Introducing Hinduism: A Graphic Guide by Vinay Lal, Borin Van Loon

By Vinay Lal, Borin Van Loon

"Introducing Hinduism" bargains a consultant to the major philosophical, literary, mythological and cultural traditions of this terribly assorted religion. It untangles the complexities of Hinduism's gods and goddesses, its caste method and its perspectives on intercourse, way of life and asceticism. This paintings solutions questions together with: Why do Hindus revere the cow? needs to Hindus be vegetarian? and masses more...

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N otably, ÀPS 39-40, 67-68, 72, 73, 81; PS 60 [= ÀPS 73], 83 [= ÀPS 81]. 69ÀPS 73: mok$asya naiva kiipcid dhàmàsti na câpi gamanam anyatra/ ajnànamayagranther bhedo yas tam vidur m ok$ah// (the words common to the two PS are in roman). 1. THE TWO PARAMARTHASARA 15 by verse 60 of Abhinavagupta’s Paramdrthasdra, whose first hemistich is identical, but which shows ¿aivite modifications in the second: ‘Neither has liberation any abode, nor does it involve a going elsewhere. Libera­ tion is the manifestation of one’s own energies realized by cutting the knot of ignorance’.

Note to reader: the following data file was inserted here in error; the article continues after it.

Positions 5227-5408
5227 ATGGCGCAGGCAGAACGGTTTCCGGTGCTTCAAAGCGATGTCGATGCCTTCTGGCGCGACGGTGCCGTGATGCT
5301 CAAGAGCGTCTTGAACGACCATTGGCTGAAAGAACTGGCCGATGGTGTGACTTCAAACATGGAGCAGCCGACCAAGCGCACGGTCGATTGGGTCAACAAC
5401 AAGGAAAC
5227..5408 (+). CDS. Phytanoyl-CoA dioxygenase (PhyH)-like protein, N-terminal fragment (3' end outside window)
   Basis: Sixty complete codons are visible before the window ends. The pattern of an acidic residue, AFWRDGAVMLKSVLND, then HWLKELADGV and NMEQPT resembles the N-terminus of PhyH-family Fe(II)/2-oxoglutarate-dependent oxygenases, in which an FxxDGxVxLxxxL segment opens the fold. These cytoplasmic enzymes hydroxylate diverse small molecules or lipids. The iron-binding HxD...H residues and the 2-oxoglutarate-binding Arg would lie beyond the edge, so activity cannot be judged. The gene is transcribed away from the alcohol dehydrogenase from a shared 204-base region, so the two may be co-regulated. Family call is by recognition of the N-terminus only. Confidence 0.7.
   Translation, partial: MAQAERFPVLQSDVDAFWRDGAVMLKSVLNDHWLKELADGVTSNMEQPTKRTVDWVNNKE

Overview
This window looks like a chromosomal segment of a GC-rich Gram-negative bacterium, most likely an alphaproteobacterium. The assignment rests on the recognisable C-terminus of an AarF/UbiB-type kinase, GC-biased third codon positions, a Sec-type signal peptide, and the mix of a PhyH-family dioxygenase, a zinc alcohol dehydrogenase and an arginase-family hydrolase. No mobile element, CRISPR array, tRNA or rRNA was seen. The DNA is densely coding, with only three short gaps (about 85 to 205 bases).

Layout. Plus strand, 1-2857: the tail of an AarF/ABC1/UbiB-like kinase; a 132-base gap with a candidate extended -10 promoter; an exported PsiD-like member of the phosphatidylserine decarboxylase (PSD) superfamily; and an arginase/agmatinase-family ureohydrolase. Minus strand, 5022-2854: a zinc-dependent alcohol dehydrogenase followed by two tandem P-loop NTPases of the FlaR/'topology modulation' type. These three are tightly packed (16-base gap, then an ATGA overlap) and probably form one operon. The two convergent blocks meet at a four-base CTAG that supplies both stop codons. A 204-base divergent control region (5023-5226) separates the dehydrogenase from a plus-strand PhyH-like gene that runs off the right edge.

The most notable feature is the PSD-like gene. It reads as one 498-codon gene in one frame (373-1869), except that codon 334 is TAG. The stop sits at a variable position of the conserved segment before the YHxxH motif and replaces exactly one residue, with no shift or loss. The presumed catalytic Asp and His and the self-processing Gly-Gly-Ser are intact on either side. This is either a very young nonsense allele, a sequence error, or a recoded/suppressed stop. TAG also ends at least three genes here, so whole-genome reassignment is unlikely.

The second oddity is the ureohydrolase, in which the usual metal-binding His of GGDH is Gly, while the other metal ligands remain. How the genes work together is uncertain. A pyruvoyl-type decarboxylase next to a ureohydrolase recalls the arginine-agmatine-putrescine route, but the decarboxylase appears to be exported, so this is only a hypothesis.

121See SpP 1 [ = ad 1 1, in the textual organization of SpN]: iha hi jivanmuktataiva mok$ah. 1^C oncerning the conception of Jivanmukti in the Siddhanta, which is dualist at the time of the Kashmirian exegetes, see, especially, Brunner, Somaiambhupaddhati [SSP], vol. v. jivanmukta (vol. ). 2.

24 INTRODUCTION Vv. 14-22: exposé of the thirty-six ‘principles’ (tattva), ontological categories or principles constitutive of the ‘pure path’ and the ‘impure path’, that are graduated manifestation of the Self, itself designated in what follows as brahman, or as ‘supreme principle’ (paratattva), or as ‘Siva beyond [the principles]’ (paramasiva — Siva seen as the thirty-seventh principle). These principles, arranged progressively, explain the genesis of finitude — as they do in the prototypical Sâmkhya, which serves as basis for this and other Indian theories of “objectivity”.

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